Grand Prix editor Mark Hughes weighs up the 2018 Formula 1 season’s team-mate battles, and how certain drivers may fare
As Mario Andretti observes in a forthcoming magazine piece, Formula 1 is a selfish business, never more so than when it comes to your relationship with your team-mate, “Because as one stock goes up the other one has to come down.”
Careers are made or lost on these team-mate comparisons – and you are either at the top, on your way there, or your career has stalled. Working your way up the grid, getting into ever-faster cars year-on-year until you’re in a title contender is heavily dependent upon showing the guy on the other side of the garage a clean pair of heels.
In any given season there will be team line-ups with a lot hanging on the outcome, others that are less sensitive. On the eve of the 2018 season, we’ve graded those sensitivities.
Red Bull: Max Verstappen and Daniel Ricciardo. The momentum was with Verstappen last year as he became ever-stronger with more experience – and that was the first time there’d ever been a check put upon Ricciardo’s F1 career. He needs to be able to halt that seemingly inevitable Verstappen momentum and compete on at least equal terms. If he cannot do that, his status earned as Vettel’s vanquisher in 2014 slips a little. As such, his appeal to both Mercedes and Ferrari would lessen slightly. With such a prodigy of a team-mate, 2018 could be his final chance to become a future world championship contender.
Sauber: Charles Leclerc and Marcus Ericsson. To retain the perception that he’s a ‘special one’, rookie Leclerc needs to dominate Ericsson in a way that Pascal Wehrlein didn’t really manage. Should he do that, and in the process produce a few eye-catching performances that obviously transcend the car’s level, then he could be one step closer to the ultimate target – that of being the long term Vettel replacement at Ferrari.
Mercedes: Lewis Hamilton and Valtteri Bottas. Bottas began well at Mercedes in 2017, slipped badly into the second half of the year and recovered in the last three races. So sometimes he looked like a genuine Rosberg-level driver who could compete over a season with Hamilton. Other times he looked a number two. With just a one-year contract extension, he will need to string together his best stuff. If not, he may never get back into a title-contending team.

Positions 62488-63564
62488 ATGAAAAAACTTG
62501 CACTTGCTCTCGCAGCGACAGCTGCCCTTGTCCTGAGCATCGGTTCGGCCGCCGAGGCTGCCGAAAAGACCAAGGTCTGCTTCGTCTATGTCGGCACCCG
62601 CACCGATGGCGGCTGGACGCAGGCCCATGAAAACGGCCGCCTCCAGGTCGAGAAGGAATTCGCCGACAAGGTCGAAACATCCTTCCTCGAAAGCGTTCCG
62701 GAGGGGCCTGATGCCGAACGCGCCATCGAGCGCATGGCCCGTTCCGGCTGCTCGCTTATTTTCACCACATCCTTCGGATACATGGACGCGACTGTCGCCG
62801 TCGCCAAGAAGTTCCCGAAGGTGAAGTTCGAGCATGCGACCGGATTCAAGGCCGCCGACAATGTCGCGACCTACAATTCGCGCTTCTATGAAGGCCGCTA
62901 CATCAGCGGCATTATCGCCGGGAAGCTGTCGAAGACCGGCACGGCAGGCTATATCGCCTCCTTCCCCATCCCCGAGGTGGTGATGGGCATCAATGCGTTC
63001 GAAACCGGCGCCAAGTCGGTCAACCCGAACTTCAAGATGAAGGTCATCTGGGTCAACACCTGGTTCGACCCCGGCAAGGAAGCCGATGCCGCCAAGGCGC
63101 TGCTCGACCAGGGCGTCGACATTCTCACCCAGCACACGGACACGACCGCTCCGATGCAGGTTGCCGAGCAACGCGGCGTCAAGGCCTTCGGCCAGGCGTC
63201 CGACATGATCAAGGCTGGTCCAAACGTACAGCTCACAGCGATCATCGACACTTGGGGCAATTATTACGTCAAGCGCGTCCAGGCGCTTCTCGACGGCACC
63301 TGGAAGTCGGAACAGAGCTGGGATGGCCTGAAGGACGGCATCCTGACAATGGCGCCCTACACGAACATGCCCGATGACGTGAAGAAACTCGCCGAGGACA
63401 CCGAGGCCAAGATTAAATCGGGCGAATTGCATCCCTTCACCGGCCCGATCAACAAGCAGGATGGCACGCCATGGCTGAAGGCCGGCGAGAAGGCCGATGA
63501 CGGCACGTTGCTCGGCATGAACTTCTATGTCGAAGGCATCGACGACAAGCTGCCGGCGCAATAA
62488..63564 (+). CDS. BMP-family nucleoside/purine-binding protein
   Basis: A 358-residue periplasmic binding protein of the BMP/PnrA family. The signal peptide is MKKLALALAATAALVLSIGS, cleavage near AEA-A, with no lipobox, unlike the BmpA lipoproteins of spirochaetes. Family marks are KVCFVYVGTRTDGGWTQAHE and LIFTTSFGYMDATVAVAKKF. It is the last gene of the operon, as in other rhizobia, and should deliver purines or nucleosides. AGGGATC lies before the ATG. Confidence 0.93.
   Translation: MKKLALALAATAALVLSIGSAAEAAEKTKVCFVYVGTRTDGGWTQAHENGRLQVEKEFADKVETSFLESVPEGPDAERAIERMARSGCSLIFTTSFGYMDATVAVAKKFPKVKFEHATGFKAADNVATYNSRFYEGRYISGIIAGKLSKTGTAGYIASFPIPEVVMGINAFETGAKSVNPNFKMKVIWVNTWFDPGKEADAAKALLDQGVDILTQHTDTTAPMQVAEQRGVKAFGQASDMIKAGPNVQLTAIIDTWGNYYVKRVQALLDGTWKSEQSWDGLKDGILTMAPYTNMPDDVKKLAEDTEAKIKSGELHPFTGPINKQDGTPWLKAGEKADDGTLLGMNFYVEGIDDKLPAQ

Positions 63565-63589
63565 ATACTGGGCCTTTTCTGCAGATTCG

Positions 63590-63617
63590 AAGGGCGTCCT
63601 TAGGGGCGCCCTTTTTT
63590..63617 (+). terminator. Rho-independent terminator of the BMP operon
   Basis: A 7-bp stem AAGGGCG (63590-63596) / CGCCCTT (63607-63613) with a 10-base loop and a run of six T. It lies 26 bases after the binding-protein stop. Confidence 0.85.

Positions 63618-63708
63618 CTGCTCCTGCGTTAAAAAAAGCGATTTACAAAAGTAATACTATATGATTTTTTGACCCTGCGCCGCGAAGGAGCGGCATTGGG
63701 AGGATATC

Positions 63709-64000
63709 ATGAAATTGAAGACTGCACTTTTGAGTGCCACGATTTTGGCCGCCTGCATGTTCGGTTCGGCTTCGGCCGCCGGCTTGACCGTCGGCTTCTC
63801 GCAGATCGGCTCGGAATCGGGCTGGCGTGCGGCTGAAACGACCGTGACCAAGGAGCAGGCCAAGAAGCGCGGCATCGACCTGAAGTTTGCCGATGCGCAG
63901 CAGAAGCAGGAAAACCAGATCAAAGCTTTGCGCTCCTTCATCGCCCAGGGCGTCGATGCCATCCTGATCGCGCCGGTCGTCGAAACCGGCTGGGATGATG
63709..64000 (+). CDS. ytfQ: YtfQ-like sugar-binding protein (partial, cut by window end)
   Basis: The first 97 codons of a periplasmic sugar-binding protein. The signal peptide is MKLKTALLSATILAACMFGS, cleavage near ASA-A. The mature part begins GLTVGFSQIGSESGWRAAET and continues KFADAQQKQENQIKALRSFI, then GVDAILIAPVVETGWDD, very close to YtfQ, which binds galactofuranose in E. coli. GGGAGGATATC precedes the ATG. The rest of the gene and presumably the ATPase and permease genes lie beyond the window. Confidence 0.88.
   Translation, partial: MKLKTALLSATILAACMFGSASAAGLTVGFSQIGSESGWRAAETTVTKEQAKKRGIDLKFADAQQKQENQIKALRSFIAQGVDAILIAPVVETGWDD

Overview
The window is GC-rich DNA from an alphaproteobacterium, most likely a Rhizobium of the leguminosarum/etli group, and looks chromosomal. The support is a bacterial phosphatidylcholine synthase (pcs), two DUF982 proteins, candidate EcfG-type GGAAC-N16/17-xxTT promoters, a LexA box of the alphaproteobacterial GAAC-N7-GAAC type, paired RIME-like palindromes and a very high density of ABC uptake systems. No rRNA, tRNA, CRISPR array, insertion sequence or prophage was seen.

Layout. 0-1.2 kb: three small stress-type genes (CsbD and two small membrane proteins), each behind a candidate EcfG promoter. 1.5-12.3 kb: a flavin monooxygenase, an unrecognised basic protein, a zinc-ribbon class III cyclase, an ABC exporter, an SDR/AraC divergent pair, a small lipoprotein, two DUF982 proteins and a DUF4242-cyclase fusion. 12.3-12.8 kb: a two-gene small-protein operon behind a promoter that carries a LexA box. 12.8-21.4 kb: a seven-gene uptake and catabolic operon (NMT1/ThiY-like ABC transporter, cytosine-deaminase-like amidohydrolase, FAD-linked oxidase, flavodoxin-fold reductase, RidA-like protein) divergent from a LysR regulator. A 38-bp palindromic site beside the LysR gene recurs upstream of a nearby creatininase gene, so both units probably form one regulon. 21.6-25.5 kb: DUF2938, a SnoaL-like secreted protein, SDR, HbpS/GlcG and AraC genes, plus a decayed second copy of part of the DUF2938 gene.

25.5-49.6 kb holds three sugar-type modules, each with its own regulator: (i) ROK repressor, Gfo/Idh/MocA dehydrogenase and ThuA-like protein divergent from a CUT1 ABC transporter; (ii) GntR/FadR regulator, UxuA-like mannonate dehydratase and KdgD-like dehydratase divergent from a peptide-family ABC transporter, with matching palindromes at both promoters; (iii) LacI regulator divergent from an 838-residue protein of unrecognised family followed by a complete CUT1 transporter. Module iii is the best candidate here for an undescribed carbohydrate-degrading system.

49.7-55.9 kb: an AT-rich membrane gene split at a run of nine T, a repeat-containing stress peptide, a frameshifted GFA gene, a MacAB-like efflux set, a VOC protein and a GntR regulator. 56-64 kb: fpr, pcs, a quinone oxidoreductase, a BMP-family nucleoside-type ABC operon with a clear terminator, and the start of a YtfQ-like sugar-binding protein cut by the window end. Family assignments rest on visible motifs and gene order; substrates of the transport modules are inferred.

McLaren: Fernando Alonso and Stoffel Vandoorne. Vandoorne has got pressure from both sides – trying to out-perform Alonso, a recognised solid gold ace, against the backdrop of the huge promise of third driver Lando Norris. Vandoorne looked sensationally good on his way up, but if his career is not to stall he needs this year to go toe-to-toe with Alonso in a way he didn’t really manage in his rookie season. A great career could be hanging in the balance here.
Force India: Sergio Pérez and Esteban Ocon: In his first full season Ocon gave as solid a performer as Pérez a seriously hard time, but Pérez was ahead over the season in both qualifying and races. Had it been Alonso or Vettel he was pushing hard and only just losing out to, then Ocon would be considered red hot. To attain that status this year, he needs to consistently out-perform the Mexican, which is easier said than done for Pérez has few weaknesses and is very combative. Another season of close equality and the top teams will likely be looking past Ocon as a candidate for superstardom, just as they have done already with Pérez.
Renault: Nico Hülkenberg and Carlos Sainz. Both could survive being evenly matched as their reputations are quite hot at the moment – this despite it being Hülk’s seventh year in the category and still without a podium. But should one dominate the other, the loser’s credibility as a potential team leader of a front rank team would take quite a hit.
Ferrari: Sebastian Vettel and Kimi Räikkönen. Vettel’s the number one, Räikkönen the old pro who knows his place, still being paid well in his 16th year of F1. It’s almost inconceivable he would consistently beat Vettel. Whether Räikkönen gets yet another extension depends less on his performance and much more on that of the other candidates for his drive.
Toro Rosso: Brendon Hartley and Pierre Gasly. If Ricciardo chooses to move on from Red Bull at the end of the year, could one of this pair be promoted? It would take an exceptional performance by one of them to be favoured over Sainz. Gasly is very quick, yet underrated – the worst possible combination for Hartley. He’s going to be tough to beat but if he does, so what? If he doesn’t…
Haas: Romain Grosjean and Kevin Magnussen. Barring exceptional circumstances, both drivers have almost certainly already fallen through the cracks of opportunity in terms of drives in a title-contending team. They have some great qualities, Grosjean especially. But it’s been too long now.
Williams: Sergey Sirotkin and Lance Stroll. If one can consistently dominate the other, he might have a chance of being perceived as more than just a pay driver. Sirotkin definitely has that potential, Stroll has yet to display the consistency and real desire, though is not without talent.